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Property-Based Testing in Java

The main purpose of jqwik is to bring Property-Based Testing (PBT) to the JVM. Property-Based Testing tries to combine the intuitiveness of Microtests with the effectiveness of randomized, generated test data. Originally driven by the common hype about functional programming, PBT has meanwhile been recognized as an important ingredient of any up-to-date testing approach.


A property is supposed to describe a generic invariant or post condition of your code, given some precondition. The testing library - jqwik - will then try to generate many value sets that fulfill the precondition hoping that one of the generated sets can falsify a wrong assumption.

The following property deals with a partial implementation for the (in)famous Fizz Buzz Kata:

import java.util.*;

import net.jqwik.api.*;

class FizzBuzzTests {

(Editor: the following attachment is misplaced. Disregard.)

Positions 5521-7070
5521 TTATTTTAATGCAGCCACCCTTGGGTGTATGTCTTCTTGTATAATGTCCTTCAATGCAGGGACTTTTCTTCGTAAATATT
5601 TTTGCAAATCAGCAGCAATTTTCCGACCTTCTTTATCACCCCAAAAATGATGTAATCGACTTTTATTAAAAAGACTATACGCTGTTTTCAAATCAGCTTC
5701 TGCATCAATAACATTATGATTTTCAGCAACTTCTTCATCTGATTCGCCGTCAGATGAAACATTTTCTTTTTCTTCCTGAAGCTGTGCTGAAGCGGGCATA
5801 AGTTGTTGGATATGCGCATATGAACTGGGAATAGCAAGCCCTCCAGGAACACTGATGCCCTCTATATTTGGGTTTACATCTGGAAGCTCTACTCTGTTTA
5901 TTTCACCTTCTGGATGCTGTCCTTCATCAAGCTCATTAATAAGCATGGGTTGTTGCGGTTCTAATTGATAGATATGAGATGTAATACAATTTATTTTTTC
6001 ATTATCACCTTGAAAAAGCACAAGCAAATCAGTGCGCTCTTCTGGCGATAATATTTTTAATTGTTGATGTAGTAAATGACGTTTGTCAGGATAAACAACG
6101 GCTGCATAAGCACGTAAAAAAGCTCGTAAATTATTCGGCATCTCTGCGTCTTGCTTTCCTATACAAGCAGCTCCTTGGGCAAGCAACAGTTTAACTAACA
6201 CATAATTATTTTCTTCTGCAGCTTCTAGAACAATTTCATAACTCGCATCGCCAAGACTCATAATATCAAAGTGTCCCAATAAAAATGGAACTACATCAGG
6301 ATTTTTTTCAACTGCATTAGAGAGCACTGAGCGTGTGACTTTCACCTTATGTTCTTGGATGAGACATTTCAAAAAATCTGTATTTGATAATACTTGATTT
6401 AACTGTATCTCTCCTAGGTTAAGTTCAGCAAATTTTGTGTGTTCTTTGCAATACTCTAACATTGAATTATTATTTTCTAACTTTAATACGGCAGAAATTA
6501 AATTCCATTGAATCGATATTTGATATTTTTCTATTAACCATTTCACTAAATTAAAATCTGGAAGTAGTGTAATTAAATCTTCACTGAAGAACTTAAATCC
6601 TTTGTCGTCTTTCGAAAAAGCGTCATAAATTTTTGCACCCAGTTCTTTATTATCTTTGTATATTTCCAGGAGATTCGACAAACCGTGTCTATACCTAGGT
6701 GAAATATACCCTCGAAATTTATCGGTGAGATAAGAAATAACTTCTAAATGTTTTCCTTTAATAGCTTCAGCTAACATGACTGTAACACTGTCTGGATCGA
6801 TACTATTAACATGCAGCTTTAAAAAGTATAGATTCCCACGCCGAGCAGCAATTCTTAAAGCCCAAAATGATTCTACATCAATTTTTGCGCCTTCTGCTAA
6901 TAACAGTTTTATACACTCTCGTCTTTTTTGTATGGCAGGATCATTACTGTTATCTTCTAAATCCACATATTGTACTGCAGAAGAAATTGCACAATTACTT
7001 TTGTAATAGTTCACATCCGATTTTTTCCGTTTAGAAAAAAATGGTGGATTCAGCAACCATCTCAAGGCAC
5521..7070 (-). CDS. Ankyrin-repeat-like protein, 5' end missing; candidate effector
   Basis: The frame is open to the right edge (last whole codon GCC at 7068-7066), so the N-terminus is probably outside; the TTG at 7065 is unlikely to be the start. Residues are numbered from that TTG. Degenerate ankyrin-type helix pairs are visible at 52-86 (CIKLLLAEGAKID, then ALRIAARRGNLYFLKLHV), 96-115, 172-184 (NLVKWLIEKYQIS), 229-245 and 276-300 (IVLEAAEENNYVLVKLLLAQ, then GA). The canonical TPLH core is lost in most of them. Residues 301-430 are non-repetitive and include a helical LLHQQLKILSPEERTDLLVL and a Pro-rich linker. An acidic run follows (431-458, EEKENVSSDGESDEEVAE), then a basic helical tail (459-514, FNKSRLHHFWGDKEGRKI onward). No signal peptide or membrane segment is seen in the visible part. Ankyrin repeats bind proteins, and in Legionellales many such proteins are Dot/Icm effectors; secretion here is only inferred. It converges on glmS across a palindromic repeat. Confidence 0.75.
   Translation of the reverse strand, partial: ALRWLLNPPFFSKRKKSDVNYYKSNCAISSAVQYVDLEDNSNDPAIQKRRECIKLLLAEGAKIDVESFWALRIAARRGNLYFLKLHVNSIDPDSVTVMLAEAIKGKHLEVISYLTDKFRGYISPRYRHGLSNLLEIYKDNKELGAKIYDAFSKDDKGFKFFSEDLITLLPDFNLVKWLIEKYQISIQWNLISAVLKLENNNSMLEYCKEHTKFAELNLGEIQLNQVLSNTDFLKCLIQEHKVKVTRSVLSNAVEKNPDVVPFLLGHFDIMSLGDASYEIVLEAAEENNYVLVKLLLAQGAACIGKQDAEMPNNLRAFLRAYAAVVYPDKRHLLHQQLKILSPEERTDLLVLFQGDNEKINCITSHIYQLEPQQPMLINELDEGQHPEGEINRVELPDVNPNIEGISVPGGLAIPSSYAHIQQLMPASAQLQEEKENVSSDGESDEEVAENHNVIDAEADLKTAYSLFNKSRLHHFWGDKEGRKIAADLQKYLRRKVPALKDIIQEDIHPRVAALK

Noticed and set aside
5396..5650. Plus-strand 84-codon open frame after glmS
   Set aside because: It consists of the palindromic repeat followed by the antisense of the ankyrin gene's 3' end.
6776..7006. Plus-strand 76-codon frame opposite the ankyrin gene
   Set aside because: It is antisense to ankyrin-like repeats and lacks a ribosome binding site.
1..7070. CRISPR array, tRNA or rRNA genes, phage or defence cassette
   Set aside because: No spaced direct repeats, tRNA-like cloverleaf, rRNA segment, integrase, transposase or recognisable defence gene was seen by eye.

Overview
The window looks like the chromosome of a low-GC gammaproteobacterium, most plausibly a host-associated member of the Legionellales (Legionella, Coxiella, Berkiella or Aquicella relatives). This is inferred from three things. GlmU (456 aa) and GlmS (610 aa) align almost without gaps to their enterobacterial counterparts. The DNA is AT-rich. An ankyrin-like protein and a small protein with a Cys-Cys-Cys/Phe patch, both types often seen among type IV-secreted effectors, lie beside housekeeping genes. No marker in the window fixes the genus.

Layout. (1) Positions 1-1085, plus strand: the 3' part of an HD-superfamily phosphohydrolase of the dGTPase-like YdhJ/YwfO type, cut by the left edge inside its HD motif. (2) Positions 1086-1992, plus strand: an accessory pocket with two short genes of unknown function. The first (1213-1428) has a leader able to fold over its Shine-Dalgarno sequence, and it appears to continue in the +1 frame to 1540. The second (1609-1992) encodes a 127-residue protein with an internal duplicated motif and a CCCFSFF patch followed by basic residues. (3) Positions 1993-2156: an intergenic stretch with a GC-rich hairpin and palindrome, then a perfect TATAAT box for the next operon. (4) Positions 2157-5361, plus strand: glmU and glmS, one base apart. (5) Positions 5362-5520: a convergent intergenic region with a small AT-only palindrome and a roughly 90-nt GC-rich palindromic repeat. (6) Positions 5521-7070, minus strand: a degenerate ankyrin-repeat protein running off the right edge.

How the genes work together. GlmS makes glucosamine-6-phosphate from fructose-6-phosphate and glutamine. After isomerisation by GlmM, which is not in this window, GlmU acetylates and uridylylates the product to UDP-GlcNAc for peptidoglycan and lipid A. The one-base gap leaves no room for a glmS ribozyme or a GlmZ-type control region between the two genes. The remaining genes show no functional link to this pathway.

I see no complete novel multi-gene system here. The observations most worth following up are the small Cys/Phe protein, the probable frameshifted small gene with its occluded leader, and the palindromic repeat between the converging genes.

boolean every_third_element_starts_with_Fizz(@ForAll("divisibleBy3") int i) {
		return fizzBuzz().get(i - 1).startsWith("Fizz");

	Arbitrary<Integer> divisibleBy3() {
		return Arbitraries.integers(1, 100).filter(i -> i % 3 == 0);

	private List<String> fizzBuzz() {
		return IntStream.range(1, 100).mapToObj((int i) -> {
			boolean divBy3 = i % 3 == 0;
			boolean divBy5 = i % 5 == 0;

			return divBy3 && divBy5 ? "FizzBuzz"
				: divBy3 ? "Fizz"
				: divBy5 ? "Buzz"
				: String.valueOf(i);

By using a few Java annotations jqwik tries to make it as simple as possible for programmers to create Properties. Classes are used as containers to group properties that belong together.


Unlike Properties an example-based test checks the correct behaviour for a single usage scenario. Thus, examples are just a fancy name for the usual unit tests that directly specify the data being used to drive and assert a piece of code.

import static org.assertj.core.api.Assertions.*;

import net.jqwik.api.*;

class SimpleExampleTests implements AutoCloseable {
	void succeeding() { 
		assertThat(Math.sqrt(15)).isCloseTo(3.872, Offset.offset(0.01));

	void failing() {

	// Executed after each test case
	public void close() { }

	class AGroupOfCoherentTests {
		void anotherSuccess() { }

This looks like standard JUnit tests and works basically the same but without the complicated lifecycle of Before’s and After’s.